Thursday, January 06, 2011

Financial Times US Reports Audiences Not Swallowing 3D

I was eating lunch and starting flipping through the paper when the tag-line "3D Gone Sour" caught my attention. I proceeded to read the article (sadly you need to be registered online in order to read lame) and found it amusing. The US film industry for attendance fell roughly 10% in 2010. Ticket sales fell around 3%. While the final dollars isn't bad, people are taking into account how much 3D has affected sales.

With 3D movies, it gives Hollywood and your local theater and opportunity to charge a higher price. Because you go for the "experience" and wearing those silly glasses that you may, or may not, return. And to help pay for the studio's shiny new 3D camera. Higher ticket prices and the onslaught of 3D have been keeping people at home, in a market where audience attendance has been slipping for the past decade. Some if it doing with higher ticket prices. The big winners of the year were Inception, no 3D available, and Toy Story 3, the 2D version. Everything else slipped or were flops in 3D.

Personally, I've always enjoyed going to the movies. But lately, the experiences haven't been the same. Theater's aren't staying updated. Every corner is filled with the old, moldy, burnt popcorn smell. Staff members stopped caring, including managers. When I go to a theater, I want to enjoy myself. Instead, the last 3 times I've had to leave during movies to talk to staff and managers or talk to parents bringing their crying newborns into R rated films to get them to calm down or leave. I really love to spend $12.50 for a ticket to do that. I no longer buy the overly-buttery popcorn that I use to love. The cheapest and smallest option is $5.50. $5.50 for a small little bag of popcorn? Highway robbery my friends. I have heard of some places that have removed water machines in the hallways to force people to spend money at the concession stand. >.> That's not the movie experience. Why spend $40 bucks for one person at a run-downed theater, with sloppy staff members, screaming children, and parents arguing for a movie? Thank you netflix for saving me.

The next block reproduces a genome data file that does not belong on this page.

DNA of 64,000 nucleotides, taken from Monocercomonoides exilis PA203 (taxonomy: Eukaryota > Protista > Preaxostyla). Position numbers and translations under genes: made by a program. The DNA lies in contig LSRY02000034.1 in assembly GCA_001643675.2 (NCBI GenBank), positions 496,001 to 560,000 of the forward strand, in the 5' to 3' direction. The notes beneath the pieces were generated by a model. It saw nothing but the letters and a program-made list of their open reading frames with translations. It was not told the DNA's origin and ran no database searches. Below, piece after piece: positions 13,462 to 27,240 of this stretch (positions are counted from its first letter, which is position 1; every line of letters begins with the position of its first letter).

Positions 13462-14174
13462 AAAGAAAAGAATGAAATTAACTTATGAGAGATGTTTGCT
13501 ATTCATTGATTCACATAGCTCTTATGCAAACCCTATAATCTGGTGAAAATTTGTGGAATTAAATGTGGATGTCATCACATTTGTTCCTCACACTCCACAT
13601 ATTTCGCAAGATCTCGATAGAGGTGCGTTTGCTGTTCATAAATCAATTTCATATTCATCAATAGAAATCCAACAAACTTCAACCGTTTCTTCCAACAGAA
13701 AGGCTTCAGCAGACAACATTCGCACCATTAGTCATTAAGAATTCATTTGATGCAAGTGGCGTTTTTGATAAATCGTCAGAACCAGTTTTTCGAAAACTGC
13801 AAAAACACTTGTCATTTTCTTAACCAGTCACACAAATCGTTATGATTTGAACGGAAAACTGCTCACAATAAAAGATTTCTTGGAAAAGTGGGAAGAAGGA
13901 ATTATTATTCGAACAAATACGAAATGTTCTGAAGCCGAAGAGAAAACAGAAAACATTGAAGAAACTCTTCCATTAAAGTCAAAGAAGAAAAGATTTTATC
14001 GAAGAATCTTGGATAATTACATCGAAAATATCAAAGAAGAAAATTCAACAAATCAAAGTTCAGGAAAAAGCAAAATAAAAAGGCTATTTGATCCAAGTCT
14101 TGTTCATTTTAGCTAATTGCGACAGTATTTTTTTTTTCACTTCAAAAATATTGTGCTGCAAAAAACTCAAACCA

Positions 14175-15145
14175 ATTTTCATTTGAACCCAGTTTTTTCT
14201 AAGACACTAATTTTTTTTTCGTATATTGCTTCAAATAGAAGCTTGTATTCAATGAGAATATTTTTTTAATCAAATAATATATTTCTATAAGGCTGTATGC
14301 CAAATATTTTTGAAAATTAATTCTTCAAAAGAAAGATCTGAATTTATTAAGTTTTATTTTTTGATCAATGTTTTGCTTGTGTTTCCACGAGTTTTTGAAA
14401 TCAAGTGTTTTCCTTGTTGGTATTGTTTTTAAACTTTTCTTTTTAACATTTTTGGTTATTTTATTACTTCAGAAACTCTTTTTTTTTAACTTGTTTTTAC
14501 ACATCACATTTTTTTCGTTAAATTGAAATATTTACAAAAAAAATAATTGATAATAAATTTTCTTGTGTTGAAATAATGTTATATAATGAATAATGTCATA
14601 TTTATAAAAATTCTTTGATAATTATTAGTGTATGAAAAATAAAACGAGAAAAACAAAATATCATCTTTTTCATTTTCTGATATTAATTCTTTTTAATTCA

While Hollywood is expecting 2011 to be a breakout year for 3D, many analysts are suggesting otherwise and expect more people to watch movies via the internet or their gaming console.

In another article, same paper, China's movie industry saw a 40% spike in sales in December 2010. Currently China has 5,000 screens across the country, about 1/8th of what the U.S. has. But it is currently expanding 3 screens a day and it's estimated by the end of 2011, all screens will be converted to digital format with roughly 100,000 screens in the country. That's a lot of eyes. Something the US is having a hard time with while needing to make necessary upgrades.


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